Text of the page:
Cell Growth & Differentiation, Vol 2, Issue 1 1-6, Copyright © 1991 by American Association of Cancer Research
Quantitating the frequency of initiation and cH-ras mutation in in situ N-methyl-N-nitrosourea-exposed rat mammary gland
R Zhang, JD Haag and MN Gould
Department of Human Oncology, University of Wisconsin-Madison 53792.
Mammary carcinogenesis is a multistep process consisting minimally of
initiation and promotion/progression stages. The rate-limiting stage in the
carcinogenesis process is undetermined but can in part be addressed by
estimating the frequency of initiation, a heritable early event. Here, we
use an in vivo limiting dilution transplantation assay to estimate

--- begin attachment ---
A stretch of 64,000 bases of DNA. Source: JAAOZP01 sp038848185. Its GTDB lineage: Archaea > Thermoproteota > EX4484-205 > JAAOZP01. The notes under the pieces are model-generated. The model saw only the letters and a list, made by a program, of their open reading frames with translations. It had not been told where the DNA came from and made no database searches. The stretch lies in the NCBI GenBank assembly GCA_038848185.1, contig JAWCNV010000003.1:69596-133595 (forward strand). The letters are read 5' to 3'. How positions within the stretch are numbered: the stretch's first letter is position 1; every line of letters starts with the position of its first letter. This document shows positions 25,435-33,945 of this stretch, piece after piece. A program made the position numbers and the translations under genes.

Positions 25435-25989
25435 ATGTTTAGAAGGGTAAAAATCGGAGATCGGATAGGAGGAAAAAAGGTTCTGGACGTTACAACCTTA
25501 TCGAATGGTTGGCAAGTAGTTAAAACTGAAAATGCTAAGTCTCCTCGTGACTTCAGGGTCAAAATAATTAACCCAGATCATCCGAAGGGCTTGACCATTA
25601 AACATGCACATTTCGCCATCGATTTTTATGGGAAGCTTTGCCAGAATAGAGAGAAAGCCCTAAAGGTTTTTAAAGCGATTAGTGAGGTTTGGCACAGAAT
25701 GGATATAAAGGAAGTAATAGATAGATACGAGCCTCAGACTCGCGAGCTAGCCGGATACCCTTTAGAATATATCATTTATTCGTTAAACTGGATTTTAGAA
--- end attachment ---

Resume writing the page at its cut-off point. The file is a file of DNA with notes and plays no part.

initiation frequency in a rat mammary epithelial stem-like cell population
that was exposed in situ to 50 mg/kg N-methyl-N-nitrosourea (NMU)
administered i.v. We estimate that this dose resulted in the killing of 65%
of exposed mammary cells. Known numbers of cells surviving NMU exposure
were grafted into fat-pads of recipient rats in which the cells grew and
differentiated into structurally and functionally normal mammary glands.
Recipient rats were hormonally manipulated to provide maximal promotion of
initiated cells. Mammary carcinomas developing at graft sites were
quantitated over a 2-year period. Based on these results, we estimate that
at least 1 surviving NMU-exposed mammary cell in 7,200 was initiated.
Seventeen % of these graft site carcinomas had an activated H-ras oncogene
with a G to A mutation in codon 12. This suggests that at least 1 mammary
cell in 43,000 was mutated in this fashion by in situ exposure to NMU.
These data suggest that cH-ras represents approximately 1 of 5 of the
initiation events produced by NMU exposure of rat mammary glands.